Stay-at-Home Mom Angst
Today was one of those days when I felt a little bit adrift and alone as a stay-at-home mom. Maybe it was the heat. Maybe it was the fact that BabyC, although she is super cute 95% of the time, spent the other 5% of the time practicing her high-pitched scream. Maybe it was the food poisoning that had me up puking all Tuesday night and in bed with a fever and achiness all day Wednesday. Today is Thursday, and I should be all better, right? Lucky me that I don’t have to go to work and instead live this idyllic life of the stay-at-home mom, putting around the house and playing with my adorable child.
Whenever I even think about complaining about my life, I feel obligated to remind myself and everyone else that I wouldn’t want it any other way. I think. I am really really lucky to be able to stay at home with my child right now. I do cherish all the time that I have with BabyC. In fact, I usually feel pretty good about life when BabyC is awake. She is really fun at this age, and it is hard to not appreciate her joy in movement and discovery.
I think the rough spots come at the end of the day, after BabyC goes to sleep, when I might pause to think about what I accomplished on this day. This is how I am wired – to find satisfaction in achievement. Maybe that’s what years of grad school and postdoc do to a person. In the early weeks of being a mama, I set goals for myself like “get out for a walk every day” or “wash and fold one load of laundry.” At the end of the day, I would have a great sense of satisfaction that I had indeed met those goals in addition to feeding my child for half of my waking and sleeping hours and toting her around the rest of the time. Now that the mother-load has lightened a bit, I guess laundry doesn’t do it for me anymore. What I am missing is the sense of self-worth that came at the end of a workday.
Let’s be honest. There were plenty of workdays when I came home feeling like I should have just stayed in bed, because my experiment failed or I spent all day putting out fires or my heart just wasn’t in it. I don’t really miss it all that much. I get to soak up all the smiles that my baby constantly throws at me. For at least most of every day, my heart is definitely in it. Still, it surprises me how hard it is. This, even though plenty of stay-at-home moms told me as much back when I thought they had it made.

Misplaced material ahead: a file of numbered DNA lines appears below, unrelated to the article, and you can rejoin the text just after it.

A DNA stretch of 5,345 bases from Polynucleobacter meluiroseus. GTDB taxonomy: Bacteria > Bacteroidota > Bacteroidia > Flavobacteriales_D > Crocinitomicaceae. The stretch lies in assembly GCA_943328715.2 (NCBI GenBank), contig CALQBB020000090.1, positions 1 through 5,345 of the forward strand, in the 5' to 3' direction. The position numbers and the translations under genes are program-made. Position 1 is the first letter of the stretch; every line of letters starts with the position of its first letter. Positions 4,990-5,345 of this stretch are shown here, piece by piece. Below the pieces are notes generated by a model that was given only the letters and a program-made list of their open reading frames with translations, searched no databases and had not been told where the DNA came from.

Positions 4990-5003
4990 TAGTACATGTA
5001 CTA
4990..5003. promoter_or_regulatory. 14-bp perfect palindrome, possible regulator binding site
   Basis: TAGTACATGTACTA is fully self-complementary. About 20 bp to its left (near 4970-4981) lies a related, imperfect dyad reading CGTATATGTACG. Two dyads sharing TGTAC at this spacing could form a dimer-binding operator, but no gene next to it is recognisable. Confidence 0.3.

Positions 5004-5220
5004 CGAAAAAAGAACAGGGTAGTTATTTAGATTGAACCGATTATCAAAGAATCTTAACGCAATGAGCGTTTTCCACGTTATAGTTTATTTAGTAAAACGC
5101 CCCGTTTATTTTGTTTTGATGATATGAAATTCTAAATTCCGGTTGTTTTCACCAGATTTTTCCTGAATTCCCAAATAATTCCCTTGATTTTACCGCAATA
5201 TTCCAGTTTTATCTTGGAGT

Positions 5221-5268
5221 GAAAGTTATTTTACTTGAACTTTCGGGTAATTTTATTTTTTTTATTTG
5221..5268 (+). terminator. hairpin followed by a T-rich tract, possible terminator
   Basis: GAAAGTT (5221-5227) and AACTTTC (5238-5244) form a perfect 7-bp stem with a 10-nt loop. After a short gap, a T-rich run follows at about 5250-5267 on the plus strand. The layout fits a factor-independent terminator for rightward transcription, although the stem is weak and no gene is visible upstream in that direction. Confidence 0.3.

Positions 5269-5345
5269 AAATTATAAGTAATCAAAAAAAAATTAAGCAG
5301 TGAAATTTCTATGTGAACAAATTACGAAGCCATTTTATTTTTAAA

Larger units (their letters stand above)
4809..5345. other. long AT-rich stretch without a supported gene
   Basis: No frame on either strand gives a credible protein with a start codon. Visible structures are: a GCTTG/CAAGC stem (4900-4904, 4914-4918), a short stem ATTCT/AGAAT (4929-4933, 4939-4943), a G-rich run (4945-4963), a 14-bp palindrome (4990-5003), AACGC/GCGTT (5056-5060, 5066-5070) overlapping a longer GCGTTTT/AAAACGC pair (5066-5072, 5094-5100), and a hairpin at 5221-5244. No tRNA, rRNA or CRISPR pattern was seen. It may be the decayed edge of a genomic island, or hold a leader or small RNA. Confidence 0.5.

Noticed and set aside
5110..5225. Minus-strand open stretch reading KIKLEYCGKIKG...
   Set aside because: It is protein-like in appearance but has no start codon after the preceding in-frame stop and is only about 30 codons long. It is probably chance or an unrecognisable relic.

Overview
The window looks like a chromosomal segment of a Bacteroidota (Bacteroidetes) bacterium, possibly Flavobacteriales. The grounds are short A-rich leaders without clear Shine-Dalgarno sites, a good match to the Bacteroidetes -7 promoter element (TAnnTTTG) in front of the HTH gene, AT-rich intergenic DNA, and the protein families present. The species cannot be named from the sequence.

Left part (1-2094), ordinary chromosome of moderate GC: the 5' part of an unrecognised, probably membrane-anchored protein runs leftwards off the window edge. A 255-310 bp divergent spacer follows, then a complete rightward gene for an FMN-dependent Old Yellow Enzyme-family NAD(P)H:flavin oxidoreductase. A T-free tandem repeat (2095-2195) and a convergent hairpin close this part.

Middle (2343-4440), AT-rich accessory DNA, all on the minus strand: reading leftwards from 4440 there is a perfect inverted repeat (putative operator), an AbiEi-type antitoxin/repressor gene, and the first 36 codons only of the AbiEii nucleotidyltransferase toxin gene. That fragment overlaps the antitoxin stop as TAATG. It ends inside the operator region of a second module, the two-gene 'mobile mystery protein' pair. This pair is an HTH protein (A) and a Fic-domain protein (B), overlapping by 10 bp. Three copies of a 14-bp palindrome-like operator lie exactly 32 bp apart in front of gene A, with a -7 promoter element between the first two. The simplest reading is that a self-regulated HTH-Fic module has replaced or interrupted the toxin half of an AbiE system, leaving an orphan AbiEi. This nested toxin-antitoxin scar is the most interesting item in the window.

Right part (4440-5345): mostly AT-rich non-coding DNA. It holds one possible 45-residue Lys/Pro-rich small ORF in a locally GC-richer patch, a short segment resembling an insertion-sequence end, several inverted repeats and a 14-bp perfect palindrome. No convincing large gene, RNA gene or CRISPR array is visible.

Last week I was talking with a friend who just started a new job that is a supervisory position loaded with pressure and responsibility. She was saying that it is a little surreal, because a couple of years ago she looked at this position and couldn’t imagine herself in it, and now here she is, doing it and doing it well. I guess being a mother can be sort of like that. A few months ago, I didn’t know if we would ever have a good nap routine, but now here we are having amazing naps every day. Nope, it’s not really the same. The naps might have happened with or without my influence, and nobody cares as much as me anyway. Talking to my friend, I realized that one of my fears of being a stay-at-home mom was losing that sense of accomplishment that comes when you go out and do something you never imagined you would be able to do. That kind of satisfaction doesn’t come without tackling something really hard. Being a parent is really hard and really satisfying, but I guess what I need is to do some small thing, outside of being a mother, that surprises even myself.